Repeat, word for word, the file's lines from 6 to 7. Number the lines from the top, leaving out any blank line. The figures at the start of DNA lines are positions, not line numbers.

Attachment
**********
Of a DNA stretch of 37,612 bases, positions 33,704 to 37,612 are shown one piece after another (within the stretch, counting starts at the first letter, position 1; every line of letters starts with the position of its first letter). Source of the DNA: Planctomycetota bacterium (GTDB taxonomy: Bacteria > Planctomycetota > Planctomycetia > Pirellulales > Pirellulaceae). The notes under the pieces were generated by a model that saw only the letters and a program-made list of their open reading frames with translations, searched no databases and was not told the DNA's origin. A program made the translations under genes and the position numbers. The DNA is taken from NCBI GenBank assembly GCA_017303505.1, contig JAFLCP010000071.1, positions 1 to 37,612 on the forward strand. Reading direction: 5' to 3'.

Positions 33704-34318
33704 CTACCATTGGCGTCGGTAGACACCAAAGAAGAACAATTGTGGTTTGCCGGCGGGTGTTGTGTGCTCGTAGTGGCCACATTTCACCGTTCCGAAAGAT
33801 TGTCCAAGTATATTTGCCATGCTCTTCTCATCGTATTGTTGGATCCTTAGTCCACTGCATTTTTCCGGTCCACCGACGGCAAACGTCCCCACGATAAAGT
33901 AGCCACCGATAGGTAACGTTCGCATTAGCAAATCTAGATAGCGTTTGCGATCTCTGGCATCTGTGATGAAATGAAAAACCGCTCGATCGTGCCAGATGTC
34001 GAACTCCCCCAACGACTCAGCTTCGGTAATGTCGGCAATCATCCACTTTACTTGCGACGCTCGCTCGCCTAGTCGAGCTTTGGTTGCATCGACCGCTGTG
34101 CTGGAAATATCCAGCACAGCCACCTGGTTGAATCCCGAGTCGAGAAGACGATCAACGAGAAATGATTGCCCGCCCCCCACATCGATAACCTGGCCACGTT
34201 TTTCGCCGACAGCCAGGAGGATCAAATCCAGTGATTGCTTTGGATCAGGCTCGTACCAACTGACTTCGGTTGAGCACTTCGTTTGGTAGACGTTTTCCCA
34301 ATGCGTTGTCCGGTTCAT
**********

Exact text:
34001 GAACTCCCCCAACGACTCAGCTTCGGTAATGTCGGCAATCATCCACTTTACTTGCGACGCTCGCTCGCCTAGTCGAGCTTTGGTTGCATCGACCGCTGTG
34101 CTGGAAATATCCAGCACAGCCACCTGGTTGAATCCCGAGTCGAGAAGACGATCAACGAGAAATGATTGCCCGCCCCCCACATCGATAACCTGGCCACGTT